Poorest Americans Turning To Payday Loans To Afford Food, Electricity

Poor Turn To Payday Loans To Pay Bills

The poorest Americans are stringing together multiple high-interest loans each year just to keep the lights on and food on the table, according to a new report from the Pew Charitable Trusts.

According to the report, 7 out of 10 borrowers use payday loans -- typically short-term, high-interest cash advances -- to make payments on recurring bills, including utilities, car payments, food, rent and mortgage payments. This is contrary to the typical marketing from payday lenders, who often pitch the loans as quick cash for a onetime cash crunch.

The report's release comes as other financial woes, like high unemployment and rising household costs, continue to put economic pressure on many consumers. There are signs that other kinds of high-cost borrowing, like use of credit cards, are also being increasingly tapped to pay for everyday items as well. Pew's report, released on Wednesday, also provides support for the Consumer Financial Protection Bureau, which plans to create a national policy for the payday loan industry. Currently the industry is regulated on a state-by-state basis.

The report surveyed more than 33,000 adults, examining who uses such loans and for what purpose. According to the report's demographic data, the typical borrower tends to be 25 to 49 years old and has a household income below $40,000. Those making from $15,000 to $25,000 are most likely to use payday loans. Just more than 5 percent of Americans -- about 12 million people -- have used a payday loan in the past year, the report said.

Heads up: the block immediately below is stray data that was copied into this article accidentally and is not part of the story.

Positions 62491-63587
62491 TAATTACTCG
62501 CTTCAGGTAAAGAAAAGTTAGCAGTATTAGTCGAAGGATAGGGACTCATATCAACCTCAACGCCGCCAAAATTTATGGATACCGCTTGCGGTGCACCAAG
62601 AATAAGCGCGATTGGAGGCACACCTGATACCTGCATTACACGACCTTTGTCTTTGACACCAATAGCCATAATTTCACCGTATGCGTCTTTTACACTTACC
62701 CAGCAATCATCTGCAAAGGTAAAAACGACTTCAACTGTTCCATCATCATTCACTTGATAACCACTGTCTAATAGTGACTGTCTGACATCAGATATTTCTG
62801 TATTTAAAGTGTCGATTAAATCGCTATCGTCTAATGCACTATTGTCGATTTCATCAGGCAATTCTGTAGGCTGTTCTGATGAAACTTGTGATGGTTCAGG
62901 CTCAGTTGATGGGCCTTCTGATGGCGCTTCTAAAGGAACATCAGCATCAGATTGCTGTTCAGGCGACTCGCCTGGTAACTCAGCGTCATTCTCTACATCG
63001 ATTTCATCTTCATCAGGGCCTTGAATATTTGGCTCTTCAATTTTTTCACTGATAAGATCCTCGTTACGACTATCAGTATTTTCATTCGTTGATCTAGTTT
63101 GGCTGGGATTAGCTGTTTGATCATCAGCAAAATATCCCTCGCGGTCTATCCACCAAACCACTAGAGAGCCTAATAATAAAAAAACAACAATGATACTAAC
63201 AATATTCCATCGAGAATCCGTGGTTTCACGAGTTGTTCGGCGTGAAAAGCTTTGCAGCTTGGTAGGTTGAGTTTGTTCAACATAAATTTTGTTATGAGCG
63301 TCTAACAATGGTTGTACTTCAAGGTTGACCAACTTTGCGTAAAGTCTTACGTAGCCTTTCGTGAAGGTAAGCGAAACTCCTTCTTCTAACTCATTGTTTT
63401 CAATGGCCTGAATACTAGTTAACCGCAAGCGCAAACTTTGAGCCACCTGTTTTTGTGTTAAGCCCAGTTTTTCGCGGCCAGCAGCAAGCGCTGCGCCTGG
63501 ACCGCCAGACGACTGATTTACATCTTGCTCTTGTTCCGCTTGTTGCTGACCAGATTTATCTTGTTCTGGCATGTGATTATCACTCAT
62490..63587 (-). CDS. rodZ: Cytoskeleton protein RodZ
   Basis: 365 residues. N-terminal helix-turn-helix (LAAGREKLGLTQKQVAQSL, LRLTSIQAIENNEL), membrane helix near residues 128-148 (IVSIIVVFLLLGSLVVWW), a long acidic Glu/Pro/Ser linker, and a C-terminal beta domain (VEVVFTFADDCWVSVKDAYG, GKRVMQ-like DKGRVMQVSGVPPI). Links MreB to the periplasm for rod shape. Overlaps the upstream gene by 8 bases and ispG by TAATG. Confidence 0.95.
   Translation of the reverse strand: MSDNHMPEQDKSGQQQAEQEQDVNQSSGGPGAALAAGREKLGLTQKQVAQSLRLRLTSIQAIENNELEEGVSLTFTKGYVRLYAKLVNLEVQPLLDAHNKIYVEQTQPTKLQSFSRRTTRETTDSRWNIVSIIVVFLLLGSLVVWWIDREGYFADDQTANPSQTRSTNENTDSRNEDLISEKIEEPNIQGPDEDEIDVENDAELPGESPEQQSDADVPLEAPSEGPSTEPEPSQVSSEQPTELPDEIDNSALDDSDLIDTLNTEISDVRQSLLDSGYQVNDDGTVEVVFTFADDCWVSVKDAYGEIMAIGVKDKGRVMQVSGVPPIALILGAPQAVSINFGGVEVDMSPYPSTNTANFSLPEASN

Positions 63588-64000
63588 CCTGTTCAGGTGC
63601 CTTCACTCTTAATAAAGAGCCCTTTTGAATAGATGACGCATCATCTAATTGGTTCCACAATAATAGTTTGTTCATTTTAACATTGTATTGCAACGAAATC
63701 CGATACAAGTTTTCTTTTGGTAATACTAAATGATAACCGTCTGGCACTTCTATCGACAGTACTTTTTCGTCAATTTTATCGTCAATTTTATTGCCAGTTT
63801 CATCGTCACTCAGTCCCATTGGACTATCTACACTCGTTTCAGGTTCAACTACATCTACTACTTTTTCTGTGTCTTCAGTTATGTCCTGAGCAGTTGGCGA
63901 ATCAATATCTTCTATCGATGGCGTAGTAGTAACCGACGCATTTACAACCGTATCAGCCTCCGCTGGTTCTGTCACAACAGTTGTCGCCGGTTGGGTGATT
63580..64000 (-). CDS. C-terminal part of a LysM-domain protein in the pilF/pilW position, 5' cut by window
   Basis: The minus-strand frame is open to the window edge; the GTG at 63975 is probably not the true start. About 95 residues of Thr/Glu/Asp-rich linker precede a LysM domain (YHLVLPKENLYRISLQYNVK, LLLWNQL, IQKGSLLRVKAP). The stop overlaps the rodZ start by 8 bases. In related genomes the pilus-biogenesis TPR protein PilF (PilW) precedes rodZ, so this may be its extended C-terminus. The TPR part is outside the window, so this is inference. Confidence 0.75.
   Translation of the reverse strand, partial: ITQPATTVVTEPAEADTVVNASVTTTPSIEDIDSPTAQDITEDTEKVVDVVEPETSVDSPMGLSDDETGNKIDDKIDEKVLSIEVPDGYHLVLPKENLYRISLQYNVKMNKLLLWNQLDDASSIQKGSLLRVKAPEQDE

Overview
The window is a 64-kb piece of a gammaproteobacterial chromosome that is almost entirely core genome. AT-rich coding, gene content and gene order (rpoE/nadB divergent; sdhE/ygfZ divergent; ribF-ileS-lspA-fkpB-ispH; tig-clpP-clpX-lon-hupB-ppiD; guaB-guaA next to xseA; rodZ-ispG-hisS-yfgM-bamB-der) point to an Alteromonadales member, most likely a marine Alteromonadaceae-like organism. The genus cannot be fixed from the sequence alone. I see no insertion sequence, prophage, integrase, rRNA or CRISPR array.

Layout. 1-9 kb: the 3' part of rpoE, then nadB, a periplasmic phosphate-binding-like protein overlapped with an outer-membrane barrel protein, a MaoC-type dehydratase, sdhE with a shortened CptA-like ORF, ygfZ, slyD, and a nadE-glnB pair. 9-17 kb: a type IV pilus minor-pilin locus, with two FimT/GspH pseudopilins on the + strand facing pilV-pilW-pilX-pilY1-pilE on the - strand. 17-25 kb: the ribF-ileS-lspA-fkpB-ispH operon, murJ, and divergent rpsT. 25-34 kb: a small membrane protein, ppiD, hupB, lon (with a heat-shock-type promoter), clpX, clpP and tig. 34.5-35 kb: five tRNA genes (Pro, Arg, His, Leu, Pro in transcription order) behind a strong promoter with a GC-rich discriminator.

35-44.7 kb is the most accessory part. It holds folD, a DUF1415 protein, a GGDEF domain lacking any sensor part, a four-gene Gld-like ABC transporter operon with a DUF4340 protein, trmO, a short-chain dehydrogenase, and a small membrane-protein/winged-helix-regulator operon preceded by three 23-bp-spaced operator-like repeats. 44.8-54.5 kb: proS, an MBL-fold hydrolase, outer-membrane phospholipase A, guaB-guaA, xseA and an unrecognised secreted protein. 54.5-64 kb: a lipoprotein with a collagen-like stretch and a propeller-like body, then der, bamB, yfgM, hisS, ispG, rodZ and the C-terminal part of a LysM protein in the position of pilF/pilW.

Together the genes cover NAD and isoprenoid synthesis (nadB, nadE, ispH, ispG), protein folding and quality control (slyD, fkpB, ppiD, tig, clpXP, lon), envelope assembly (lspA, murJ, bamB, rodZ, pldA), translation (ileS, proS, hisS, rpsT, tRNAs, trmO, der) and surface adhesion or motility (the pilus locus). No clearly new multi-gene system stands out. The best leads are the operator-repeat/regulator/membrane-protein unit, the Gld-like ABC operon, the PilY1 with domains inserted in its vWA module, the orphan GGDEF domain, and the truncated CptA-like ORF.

Pew's survey also revealed just how the fees and interest payments can add up to be astronomical. On average, borrowers shelled out nearly $900, including interest, fees and principal, for a loan of $375. These figures indicate how much borrowing costs balloon when a customer cannot pay off an initial loan in a lump sum. Instead, many borrowers renew a single loan multiple times -- and that can lead to five months of debt on average, the report said.

The structure and costs of these small-dollar loans vary widely from lender to lender and from state to state, with interest rates ranging from those similar to what's charged for credit card borrowing (about 15 percent) to the equivalent of more than 400 percent. Twenty-eight states allow storefront payday lenders, while 14 states and Washington, D.C., have restrictions on the loan shops. Eight states allow storefront lenders but have stricter guidelines for fees and interest rates.

Twenty years ago, storefront lenders were few and far between. By 2003, there were about 3,000 storefront lenders, according to one report. Pew reports that today more than 20,000 storefront lenders -- along with hundreds of online outfits and increasingly banks and credit unions -- offer these types of high-interest loans. They have become so prevalent that some major metropolitan cities, including San Jose, Calif., have taken steps to restrict the number of storefront lenders.

Consumer advocates are highly critical of the payday lending industry because its profits rely on the extension of loans for a fee, which means there is little incentive for lenders to help desperate borrowers trying to climb out of debt.

See a chart showing the income distribution of payday loan customers.

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